Our Lord's Prayer
"Our Father, who art in Heaven, hallowed be thy name."
When Moses approached God on Mount Sinai, he heard a voice saying, "Do not come near; put off your shoes from your feet, for the place on which you are standing is holy ground." An infinite chasm separates us from the transcendent God. In the Lord's Prayer, Jesus invites us to draw near to God who is beyond human understanding, who dwells in mystery, who is all holy. We can call God "our Father".
Calling God "Father" does not mean that God is masculine. God is beyond the categories of gender, of masculine or feminine. None of our descriptions of God is adequate. God, who is "in heaven", whose name is holy, cannot be fully known by us.
By calling God "Father" we are more rightly describing ourselves and our relationship with God. Jesus teaches that we have a filial relationship with God; God sees us as if we were a daughter or a son. And we, on our part, can approach God in the familiar confident way a child approaches a loving parent. What is more, we approach God through God's only Son, Jesus Christ, who unites us to himself.
"Thy Kingdom come, thy will be done, on earth as it is in Heaven."
God's kingdom. Jesus often said that God's power would appear and renew all creation. God like a mighty king would rule over the earth according to a plan that unfolds from the beginning of the world. God's kingdom would be marked by peace and justice. Good would be rewarded and evil punished. The kingdom, according to Jesus, is not far off, but already present in our midst, though not yet revealed. In the Lord's prayer we pray that God's kingdom come, that God's will, which is for our good, be done on earth as it is in heaven.
"Give us this day our daily bread."
We are God's children. What can be more childlike than this petition in which we pray for our daily bread, a word that describes all those physical, human and spiritual gifts we need to live. With the confidence of children we say: "Give us this day what we need."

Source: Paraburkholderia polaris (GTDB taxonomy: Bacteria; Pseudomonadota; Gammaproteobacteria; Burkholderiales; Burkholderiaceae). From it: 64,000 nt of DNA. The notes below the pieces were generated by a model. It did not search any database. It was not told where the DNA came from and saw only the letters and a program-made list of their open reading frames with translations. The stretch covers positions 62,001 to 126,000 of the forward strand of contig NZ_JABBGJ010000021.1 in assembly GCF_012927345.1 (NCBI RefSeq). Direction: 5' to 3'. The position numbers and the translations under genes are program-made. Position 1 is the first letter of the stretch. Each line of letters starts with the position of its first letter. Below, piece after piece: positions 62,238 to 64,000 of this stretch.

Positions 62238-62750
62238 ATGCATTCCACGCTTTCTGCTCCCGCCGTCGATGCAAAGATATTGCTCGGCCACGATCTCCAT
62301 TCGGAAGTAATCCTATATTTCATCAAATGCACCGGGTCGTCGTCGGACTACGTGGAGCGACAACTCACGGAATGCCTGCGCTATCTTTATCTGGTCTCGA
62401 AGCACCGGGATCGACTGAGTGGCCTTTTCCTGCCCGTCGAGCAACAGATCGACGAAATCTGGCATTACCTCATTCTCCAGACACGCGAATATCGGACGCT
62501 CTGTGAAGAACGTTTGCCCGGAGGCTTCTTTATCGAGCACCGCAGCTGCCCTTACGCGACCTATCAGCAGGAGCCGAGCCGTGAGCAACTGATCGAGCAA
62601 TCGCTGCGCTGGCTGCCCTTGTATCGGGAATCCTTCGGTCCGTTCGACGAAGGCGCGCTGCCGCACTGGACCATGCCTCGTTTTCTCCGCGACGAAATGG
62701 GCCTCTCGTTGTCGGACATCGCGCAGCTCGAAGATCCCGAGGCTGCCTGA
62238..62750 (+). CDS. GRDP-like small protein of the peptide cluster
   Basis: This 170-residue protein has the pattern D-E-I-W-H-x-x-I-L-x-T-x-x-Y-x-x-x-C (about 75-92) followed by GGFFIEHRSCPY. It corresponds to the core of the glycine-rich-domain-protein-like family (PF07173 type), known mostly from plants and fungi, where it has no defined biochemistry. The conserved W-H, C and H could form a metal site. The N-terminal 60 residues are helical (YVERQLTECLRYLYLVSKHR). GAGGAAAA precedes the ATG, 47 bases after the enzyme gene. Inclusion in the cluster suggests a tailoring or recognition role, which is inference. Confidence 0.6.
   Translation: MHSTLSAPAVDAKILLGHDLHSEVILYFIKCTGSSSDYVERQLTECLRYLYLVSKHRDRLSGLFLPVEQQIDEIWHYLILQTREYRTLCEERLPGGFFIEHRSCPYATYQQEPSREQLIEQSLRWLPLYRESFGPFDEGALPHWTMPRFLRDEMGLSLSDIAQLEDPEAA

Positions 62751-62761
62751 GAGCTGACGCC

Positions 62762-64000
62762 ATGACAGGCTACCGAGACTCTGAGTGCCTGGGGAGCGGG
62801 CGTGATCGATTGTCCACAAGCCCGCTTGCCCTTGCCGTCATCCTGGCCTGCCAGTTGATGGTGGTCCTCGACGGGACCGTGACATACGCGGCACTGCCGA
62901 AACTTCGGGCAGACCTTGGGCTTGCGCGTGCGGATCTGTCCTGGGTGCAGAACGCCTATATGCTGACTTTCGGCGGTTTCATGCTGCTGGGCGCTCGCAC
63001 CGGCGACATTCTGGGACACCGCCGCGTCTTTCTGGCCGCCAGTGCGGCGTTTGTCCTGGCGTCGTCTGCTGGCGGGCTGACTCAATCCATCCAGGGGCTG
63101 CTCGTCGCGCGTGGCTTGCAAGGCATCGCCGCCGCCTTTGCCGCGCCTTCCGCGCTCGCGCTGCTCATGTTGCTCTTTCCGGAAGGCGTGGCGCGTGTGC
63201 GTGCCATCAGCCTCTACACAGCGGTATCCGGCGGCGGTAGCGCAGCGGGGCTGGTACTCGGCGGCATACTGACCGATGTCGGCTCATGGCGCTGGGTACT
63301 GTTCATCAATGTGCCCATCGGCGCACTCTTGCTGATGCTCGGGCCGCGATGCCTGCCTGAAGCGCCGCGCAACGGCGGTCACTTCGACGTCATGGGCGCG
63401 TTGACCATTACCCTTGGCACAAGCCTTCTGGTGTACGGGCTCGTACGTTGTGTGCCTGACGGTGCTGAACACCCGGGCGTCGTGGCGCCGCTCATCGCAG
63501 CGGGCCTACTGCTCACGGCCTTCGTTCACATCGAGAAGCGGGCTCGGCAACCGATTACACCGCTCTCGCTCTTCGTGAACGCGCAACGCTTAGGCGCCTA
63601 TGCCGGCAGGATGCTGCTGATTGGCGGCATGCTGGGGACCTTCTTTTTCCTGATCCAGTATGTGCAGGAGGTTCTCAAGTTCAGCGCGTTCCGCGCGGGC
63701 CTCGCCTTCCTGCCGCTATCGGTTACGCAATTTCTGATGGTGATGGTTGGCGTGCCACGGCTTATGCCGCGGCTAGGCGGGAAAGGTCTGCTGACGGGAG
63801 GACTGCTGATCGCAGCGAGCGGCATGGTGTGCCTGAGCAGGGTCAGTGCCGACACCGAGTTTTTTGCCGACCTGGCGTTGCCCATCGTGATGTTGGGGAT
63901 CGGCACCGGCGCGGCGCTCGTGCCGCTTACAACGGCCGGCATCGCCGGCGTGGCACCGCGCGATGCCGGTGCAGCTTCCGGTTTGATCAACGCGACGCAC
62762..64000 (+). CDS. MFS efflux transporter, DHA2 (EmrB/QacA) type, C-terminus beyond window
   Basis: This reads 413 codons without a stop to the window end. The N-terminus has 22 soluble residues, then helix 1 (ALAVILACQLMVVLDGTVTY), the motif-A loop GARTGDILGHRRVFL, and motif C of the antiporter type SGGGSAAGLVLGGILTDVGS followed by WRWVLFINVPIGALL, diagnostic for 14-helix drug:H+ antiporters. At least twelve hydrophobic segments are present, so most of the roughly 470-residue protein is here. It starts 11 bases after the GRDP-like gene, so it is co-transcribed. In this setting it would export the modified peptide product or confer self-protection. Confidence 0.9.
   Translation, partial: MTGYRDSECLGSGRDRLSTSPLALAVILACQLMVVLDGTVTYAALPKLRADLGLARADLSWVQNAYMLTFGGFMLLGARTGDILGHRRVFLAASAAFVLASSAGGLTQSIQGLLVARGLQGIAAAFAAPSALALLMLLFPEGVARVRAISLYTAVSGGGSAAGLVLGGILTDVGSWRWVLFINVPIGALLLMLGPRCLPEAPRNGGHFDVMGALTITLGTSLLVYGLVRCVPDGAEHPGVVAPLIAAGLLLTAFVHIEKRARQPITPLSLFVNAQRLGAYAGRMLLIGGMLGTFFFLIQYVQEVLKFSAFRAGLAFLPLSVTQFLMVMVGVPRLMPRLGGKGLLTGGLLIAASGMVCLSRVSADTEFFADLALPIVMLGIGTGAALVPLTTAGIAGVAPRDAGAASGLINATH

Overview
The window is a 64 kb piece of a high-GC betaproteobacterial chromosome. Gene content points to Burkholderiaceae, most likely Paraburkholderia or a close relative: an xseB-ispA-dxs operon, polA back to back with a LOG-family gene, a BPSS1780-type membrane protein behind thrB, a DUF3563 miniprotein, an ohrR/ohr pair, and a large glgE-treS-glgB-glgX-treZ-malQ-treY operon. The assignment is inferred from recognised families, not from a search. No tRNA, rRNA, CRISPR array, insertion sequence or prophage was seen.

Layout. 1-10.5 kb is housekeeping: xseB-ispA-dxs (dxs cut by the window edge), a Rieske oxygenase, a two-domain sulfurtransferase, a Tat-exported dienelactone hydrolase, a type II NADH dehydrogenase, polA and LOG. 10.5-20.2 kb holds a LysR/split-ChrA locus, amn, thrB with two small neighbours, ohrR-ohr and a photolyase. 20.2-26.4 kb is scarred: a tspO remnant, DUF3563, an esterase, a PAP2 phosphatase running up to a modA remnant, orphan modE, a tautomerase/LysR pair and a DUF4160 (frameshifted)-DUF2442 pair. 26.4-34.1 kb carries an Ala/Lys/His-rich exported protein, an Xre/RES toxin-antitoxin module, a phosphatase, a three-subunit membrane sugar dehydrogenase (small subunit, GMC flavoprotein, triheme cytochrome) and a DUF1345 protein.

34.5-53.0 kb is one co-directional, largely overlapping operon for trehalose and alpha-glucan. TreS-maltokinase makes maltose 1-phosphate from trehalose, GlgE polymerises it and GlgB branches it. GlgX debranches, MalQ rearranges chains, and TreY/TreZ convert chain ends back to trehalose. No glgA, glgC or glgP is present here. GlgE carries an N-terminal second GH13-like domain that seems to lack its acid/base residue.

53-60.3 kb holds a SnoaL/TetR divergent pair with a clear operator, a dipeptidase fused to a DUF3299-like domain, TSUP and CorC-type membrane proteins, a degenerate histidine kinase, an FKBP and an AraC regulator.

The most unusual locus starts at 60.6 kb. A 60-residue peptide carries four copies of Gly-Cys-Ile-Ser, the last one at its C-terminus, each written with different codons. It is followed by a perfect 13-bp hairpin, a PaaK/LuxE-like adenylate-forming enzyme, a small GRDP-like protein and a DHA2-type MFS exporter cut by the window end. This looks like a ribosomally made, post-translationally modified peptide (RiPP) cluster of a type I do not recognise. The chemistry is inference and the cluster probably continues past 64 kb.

"Forgive us our trespasses, as we forgive those who trespass against us."
This petition of the Lord's Prayer is a demanding one. Not only do we ask God's forgiveness for our daily offenses, but we link God's forgiveness of us with our forgiveness of others. Forgiving others is not always easy to do. We need God's help to do it. But it must be done or we ourselves cannot receive God's mercy.
"And lead us not into temptation, but deliver us from evil. Amen."
Life is not easy. It is a daily battle. Trials like sickness and failure can crush our spirits. False values and easy promises can entice us and even destroy our souls. And so we ask God to keep us from failing when we are tested, to help us to know the right thing to do, to deliver us from the evil awaits us in life.
Our Pledge of Allegence
"I pledge allegiance"
(I promise to be true)
"to the flag"
(to the symbol of our country)
"of the United States of America"
(each state that has joined to make our country)
"and to the Republic"
(a republic is a country where the people choose others to make laws for them -- the government is for the people)
"for which it stands,"
(the flag means the country)
(a single country)
(the people believe in a supreme being)
(the country cannot be split into parts)
"with liberty and justice"
(with freedom and fairness)
(for each person in the country...you and me!)
This pledge says you are promising to be true to the United States of America!